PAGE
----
GAZA — Due to the myriad of highly publicized conflicts in the Middle East – from Qatar’s current diplomatic crisis to the battle against Daesh (ISIS) in Syria and Iraq – many other crises in the region have slipped under the international radar. One such crisis has been taking place in Palestine’s Gaza Strip for years, entering a new phase in mid-April when Palestine’s only functioning power plant ran out of fuel.
The plant’s closure has meant that Gaza – home to approximately 2 million people and the largest open-air prison in the world– must rely on electricity supplied by Israel and Egypt. But both of these nations are behind a long-running border blockade that has made power shortages in Gaza a common occurrence in recent years and also prevented much-needed humanitarian aid from reaching its residents. The blockade has worsened poverty in Gaza as well, due to an Israel-imposed blockade on exports that has left as many as 80 percent of its residents dependent on humanitarian aid, according to international groups.
However, one of the most overlooked consequences of the power outage is quickly mushrooming into both an environmental and human health crisis. With electricity in Gaza incredibly scant, it has become impossible to continue treating the wastewater of Gaza City. A recent UN report stated that more than 110 million liters of wastewater are pouring into the Mediterranean Sea every day as a result.
This is not the first time Gaza has been threatened by an inability to manage its wastewater. Repeated wars waged by Israel have damaged Gaza’s infrastructure and rebuilding has been difficult. Maher Salem, the director general of water and sanitation in Gaza, told Middle East Eye that “Every three or four years, a massive war is waged on Gaza, destroying most of the infrastructure and leaving more than two million tons of concrete in the streets. So we cancel all our plans and [development] projects to face the consequences of the war.”
One of the most notable examples was Israel’s war in Gaza in 2014, known as “Operation Protective Edge.” Though lasting only 50 days, the conflict killed 2,200 Palestinians, including 1,492 civilians. During this military campaign, Israel specifically targeted Gaza’s power plants and sewage treatment facilities. After the conflict, reconstruction costs were estimated at $6 billion, but a lack of funds made rebuilding largely impossible.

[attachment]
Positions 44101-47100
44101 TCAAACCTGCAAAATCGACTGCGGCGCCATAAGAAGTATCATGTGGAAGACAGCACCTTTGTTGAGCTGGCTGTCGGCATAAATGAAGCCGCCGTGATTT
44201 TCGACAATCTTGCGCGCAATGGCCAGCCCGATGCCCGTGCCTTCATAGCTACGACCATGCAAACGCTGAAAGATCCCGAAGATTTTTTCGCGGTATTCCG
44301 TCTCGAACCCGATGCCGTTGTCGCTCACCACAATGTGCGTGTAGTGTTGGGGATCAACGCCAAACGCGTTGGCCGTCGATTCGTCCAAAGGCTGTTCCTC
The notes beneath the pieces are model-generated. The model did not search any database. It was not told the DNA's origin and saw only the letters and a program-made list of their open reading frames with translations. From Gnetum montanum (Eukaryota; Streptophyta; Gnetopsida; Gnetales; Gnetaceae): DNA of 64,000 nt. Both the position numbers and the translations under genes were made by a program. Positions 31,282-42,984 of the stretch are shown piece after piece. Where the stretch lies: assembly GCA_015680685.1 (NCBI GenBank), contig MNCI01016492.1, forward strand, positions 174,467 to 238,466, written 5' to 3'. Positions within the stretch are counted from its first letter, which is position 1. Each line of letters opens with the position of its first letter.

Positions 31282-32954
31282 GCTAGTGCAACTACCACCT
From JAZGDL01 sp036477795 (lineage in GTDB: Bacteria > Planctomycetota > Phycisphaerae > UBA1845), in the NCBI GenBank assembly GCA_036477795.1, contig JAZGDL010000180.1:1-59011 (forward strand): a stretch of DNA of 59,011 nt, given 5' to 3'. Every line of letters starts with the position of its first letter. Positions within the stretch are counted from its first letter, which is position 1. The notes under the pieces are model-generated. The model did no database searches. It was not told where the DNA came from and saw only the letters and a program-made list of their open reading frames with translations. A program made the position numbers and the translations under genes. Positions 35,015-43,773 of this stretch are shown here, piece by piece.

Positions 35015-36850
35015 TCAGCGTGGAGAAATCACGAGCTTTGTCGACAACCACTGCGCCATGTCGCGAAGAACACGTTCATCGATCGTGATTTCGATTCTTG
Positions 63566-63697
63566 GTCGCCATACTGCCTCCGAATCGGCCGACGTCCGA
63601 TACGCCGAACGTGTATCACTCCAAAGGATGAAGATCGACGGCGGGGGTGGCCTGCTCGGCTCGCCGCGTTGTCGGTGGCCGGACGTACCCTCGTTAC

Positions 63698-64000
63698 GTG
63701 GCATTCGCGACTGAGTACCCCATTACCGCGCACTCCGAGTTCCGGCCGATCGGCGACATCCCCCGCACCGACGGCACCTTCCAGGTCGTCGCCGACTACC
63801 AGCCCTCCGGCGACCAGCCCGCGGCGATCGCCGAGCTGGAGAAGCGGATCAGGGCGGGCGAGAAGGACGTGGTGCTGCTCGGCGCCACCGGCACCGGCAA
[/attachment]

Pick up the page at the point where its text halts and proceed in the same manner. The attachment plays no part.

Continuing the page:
The current crisis in Gaza has caused great damage to the local environment. In June, the Palestinian Environmental Quality Authority warned that nearly half of Gaza’s shoreline had become polluted by raw and partially treated sewage due to the power outages. But many Gaza residents have refused to stop going to the beach, citing it as their only respite from the increasingly difficult living conditions they now endure.
Dr. Ahmed Hilles, environmental awareness director at the Environmental Quality Authority, told Middle East Eye this could pose a major risk to human health and marine life, as the sewage’s presence could trigger the spread of deadly diseases, such as typhoid and cholera. With the ongoing border blockade and the impact of the power outages on the Gaza health system, an outbreak of such deadly waterborne diseases could quickly reach pandemic levels within the besieged strip and could contaminate the entire region’s drinking water.
Despite the clear and present danger to civilians in Gaza, the crisis is set to worsen, largely thanks to political maneuvering by the Palestinian Authority (PA), which lost control over Gaza to Hamas in 2007 after the latter took over one year after it won elections. In a bid to “put pressure” on Hamas, President Mahmoud Abbas of the PA has requested that Israel reduce the amount of electricity that it provides to the Gaza Strip by as much as 40 percent. The Israeli cabinet has since obliged.
Israel currently provides 125 megawatts of power to Gaza, for which it charges the PA $11 million a month.
While the worsening of the power outages is intended to pressure Gaza’s current leadership, it will undoubtedly be the strip’s civilians who will bear the brunt of the loss of power.